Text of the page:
Black Eyed Peas
Break out the black eyed peas and break free from the exhausting chains of anemia once and for all. Low in fat, protein-rich, and vegan-friendly, these tasty beans just so happen to pack more than 4 milligrams of iron per cup, as well.

Sick of your usual salmon? Try adding some trout to your menu instead. Trout is a great way to up your omega-3 intake, get some healthy protein, and load your diet with iron. A 3.5-ounce trout filet contains just over 150 calories, in addition to nearly 2 milligrams of iron, and a surprising amount of energizing B vitamins.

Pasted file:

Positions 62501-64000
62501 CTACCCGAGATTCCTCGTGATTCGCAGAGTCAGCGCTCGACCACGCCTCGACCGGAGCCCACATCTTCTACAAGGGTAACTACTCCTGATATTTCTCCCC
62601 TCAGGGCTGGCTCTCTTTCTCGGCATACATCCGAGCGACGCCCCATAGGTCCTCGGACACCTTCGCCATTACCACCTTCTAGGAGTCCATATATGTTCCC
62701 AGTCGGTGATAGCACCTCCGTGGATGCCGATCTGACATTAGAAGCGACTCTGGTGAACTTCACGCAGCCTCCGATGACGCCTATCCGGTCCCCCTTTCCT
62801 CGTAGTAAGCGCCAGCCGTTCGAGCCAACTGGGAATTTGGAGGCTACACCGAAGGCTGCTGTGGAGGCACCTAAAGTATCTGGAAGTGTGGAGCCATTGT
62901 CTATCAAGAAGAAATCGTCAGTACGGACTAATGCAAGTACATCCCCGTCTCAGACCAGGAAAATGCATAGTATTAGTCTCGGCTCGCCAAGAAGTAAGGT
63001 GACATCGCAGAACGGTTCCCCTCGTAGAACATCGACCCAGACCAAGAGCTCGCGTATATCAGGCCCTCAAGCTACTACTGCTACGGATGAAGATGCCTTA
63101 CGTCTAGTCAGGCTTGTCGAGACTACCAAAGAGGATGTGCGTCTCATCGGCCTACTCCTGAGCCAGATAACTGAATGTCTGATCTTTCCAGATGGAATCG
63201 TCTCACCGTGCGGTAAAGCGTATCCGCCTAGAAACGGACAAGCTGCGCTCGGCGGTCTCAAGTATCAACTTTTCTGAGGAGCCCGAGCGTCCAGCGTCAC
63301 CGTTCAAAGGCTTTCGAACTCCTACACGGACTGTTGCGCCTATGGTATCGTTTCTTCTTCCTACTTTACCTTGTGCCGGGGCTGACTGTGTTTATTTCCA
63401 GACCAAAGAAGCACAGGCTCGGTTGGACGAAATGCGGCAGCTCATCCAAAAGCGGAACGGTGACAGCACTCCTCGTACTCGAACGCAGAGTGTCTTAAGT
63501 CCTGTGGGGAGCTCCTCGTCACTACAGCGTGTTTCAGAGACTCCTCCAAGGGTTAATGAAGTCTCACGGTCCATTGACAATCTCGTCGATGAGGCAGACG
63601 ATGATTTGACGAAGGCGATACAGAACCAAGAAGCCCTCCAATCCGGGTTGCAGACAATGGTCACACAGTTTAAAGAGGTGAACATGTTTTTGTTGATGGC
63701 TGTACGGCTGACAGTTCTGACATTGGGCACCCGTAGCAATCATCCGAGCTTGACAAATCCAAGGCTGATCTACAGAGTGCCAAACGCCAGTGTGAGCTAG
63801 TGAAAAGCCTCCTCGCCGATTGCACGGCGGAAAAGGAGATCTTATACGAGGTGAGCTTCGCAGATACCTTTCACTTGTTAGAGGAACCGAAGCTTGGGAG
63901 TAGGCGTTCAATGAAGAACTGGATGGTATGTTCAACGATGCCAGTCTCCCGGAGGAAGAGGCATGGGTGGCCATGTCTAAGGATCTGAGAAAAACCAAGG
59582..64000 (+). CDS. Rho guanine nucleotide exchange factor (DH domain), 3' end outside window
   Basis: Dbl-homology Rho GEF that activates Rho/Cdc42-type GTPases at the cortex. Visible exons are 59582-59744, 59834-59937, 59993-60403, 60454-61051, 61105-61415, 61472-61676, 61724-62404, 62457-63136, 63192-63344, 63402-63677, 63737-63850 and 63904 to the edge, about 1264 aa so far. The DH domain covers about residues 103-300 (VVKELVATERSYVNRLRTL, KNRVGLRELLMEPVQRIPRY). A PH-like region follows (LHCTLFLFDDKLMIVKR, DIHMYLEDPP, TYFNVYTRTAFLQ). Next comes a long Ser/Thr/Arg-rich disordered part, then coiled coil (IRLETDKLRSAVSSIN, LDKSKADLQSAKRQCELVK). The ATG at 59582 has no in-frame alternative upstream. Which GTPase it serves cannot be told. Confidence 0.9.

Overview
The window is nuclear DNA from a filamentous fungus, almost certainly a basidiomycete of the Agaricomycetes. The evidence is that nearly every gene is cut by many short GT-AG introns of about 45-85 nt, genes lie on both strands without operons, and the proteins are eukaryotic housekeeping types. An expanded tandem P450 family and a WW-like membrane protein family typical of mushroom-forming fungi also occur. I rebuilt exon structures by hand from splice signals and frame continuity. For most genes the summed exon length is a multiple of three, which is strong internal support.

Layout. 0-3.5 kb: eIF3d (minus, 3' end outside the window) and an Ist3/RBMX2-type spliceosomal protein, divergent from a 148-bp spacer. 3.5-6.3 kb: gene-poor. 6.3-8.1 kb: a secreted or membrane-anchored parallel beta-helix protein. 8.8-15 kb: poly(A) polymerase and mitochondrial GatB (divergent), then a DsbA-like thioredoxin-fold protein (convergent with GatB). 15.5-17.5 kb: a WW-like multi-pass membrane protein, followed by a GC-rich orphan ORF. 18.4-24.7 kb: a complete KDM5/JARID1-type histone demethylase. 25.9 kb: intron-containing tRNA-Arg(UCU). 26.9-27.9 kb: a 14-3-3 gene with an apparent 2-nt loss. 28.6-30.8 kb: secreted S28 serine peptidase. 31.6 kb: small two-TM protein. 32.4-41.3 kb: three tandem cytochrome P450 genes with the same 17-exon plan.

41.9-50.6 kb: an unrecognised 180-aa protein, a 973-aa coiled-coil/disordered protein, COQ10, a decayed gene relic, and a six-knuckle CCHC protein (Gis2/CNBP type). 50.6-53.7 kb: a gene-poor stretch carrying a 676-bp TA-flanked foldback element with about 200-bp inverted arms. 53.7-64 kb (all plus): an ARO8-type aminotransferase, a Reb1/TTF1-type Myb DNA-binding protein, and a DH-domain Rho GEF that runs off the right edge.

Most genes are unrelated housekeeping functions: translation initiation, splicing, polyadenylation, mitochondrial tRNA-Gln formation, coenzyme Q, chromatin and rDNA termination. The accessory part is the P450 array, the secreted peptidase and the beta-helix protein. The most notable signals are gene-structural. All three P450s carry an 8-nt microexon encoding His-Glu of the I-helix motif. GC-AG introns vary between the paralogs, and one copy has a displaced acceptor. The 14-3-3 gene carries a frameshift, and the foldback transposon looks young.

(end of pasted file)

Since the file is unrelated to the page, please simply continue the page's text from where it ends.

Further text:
If you’re looking for a perfect food for that big date, make it this iron-rich aphrodisiac. Oysters are among the most iron-rich foods on the market, with a 3.5-ounce serving packing nearly 6 milligrams of iron. Add in the nice boost of healthy omega-3s you’ll get and you might just find that oysters quickly become your preferred protein source.